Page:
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Attorney says mayor speaks for the city
By JANET ZINK, Times Staff Writer
Published October 27, 2007
Tampa City Council member Mary Mulhern is in a tizzy because Mayor Pam Iorio sent a letter to Hillsborough County's legislative delegation saying "the city of Tampa does not support" changing the composition of the Environmental Protection Commission.
Mulhern asks: Does the mayor really speak for the city?
"She's lobbying against something that City Council voted to support," Mulhern said. "The mayor's contradicting an official action that we made. I don't see anywhere in the charter where she has the right to do that."
City Attorney David Smith said Iorio does indeed have that right.
"It is not inappropriate for the City Council to articulate a position. But the mayor is the one who under the charter speaks for the city," Smith said. "City Council speaks for City Council. They don't have much power. This is a strong-mayor form of government. If they want to be mayor, they should run for mayor."
Mulhern said she thinks the council should have some say in the city's legislative agenda, and she believes changing the composition of the Environmental Protection Commission should be a priority.
The board is currently composed solely of Hillsborough County commissioners.
Mulhern began efforts to change that composition after commissioners alarmed environmentalists with their effort to curb the authority of the EPC's wetlands division. She's hoping Hillsborough County's legislators will take the matter to Tallahassee this spring.
County commissioners say they support the idea, as long as it means they can have more seats on boards such as the Planning Commission and Tampa Sports Authority to reflect the county's larger population. That's something Iorio doesn't want.
In her letter to the legislative delegation, Iorio said she has been working well with the County Commission and wants to continue that "dialogue" and reach a "common understanding" on board representation.
Mulhern said she won't allow the County Commission's conditions to muddy up her bill. She also says she has a sponsor for it, though she won't reveal who it is.
"I've been on the phone doing my own lobbying, not realizing what was going on," Mulhern said. "I knew the mayor wasn't supporting it, but she did not tell me, and I did not know she was actively working against it."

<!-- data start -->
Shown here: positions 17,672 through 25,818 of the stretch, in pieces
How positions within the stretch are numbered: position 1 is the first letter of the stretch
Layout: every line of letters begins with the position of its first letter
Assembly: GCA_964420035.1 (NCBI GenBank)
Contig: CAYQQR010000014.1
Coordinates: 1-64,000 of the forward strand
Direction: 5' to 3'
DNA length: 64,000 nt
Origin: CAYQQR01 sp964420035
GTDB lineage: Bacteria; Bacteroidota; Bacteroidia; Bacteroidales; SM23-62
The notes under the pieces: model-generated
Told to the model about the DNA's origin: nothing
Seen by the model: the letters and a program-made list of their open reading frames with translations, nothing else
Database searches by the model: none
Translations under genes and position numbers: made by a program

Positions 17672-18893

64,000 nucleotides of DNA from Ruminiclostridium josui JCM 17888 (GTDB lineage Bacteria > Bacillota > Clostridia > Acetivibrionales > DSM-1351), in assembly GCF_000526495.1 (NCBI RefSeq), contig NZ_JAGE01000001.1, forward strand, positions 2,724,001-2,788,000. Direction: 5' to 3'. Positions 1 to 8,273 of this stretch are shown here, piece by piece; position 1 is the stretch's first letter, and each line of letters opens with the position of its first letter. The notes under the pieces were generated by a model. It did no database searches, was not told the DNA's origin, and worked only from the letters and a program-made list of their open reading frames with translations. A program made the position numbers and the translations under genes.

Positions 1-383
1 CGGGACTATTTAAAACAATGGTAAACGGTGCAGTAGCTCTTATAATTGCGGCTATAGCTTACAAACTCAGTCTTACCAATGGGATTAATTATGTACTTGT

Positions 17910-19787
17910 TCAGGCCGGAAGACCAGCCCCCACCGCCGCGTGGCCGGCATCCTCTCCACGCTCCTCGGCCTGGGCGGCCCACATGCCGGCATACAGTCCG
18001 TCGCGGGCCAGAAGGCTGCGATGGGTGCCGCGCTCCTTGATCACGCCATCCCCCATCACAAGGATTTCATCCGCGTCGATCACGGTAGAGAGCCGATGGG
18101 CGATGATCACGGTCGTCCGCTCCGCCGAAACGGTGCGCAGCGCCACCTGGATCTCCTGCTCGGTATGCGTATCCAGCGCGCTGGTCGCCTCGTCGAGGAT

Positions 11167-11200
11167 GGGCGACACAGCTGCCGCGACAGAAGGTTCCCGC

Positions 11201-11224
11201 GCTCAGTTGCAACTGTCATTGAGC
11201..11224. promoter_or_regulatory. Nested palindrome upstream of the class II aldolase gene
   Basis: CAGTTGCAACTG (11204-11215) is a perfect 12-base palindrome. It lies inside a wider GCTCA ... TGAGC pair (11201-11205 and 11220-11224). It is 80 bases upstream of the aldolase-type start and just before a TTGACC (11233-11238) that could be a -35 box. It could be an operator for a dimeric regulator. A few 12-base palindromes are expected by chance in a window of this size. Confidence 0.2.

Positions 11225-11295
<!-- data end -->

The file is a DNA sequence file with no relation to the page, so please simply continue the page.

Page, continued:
Mulhern said she won't give up on what is clearly an uphill battle.
"There are many, many people in the community who are expecting this," she said.
Wanting to talk it out
Speaking of power struggles between the City Council and the mayor, there's one brewing now over the right of council members to meet with city staffers.
Iorio wants the council to go through chief of staff Darrell Smith, and staff members aren't allowed to go to public meetings at the invitation of the council unless there's a quorum.
Council members John Dingfelder and Tom Scott have openly complained about the policy in public meetings.
On Friday, council member Linda Saul-Sena put her beef in writing. In a letter to fellow council members, she said that in her five terms on the council this is the first time a mayor has put up a roadblock between the council and staffers.
"This rigid opposition to having staff work collegially with Council Members is counter-productive," Saul-Sena wrote, "and results in things moving at a snail's pace, if at all."
She wants the council to meet personally with Iorio and see if it can persuade her to reverse the policy.
Getting ready for 2010
When he was on Tampa City Council, Shawn Harrison made clear his intentions to one day run for mayor.
Now he's changed his mind.
Harrison, recently appointed by Gov. Charlie Crist to the Tampa Bay Area Regional Transit Authority, says he'll instead run for Ed Homan's state House seat when Homan is term-limited out in 2010.
As a fairly conservative Republican, Harrison said there's no point in running for mayor of Tampa, where Dems dominate. Mulhern, a Democrat, beat Harrison in a run for a citywide council seat during the March elections.
Republican Curtis Stokes, president of the Hillsborough chapter of the NAACP, says he also may seek Homan's seat.
Times staff writer Janet Zink contributed to this report.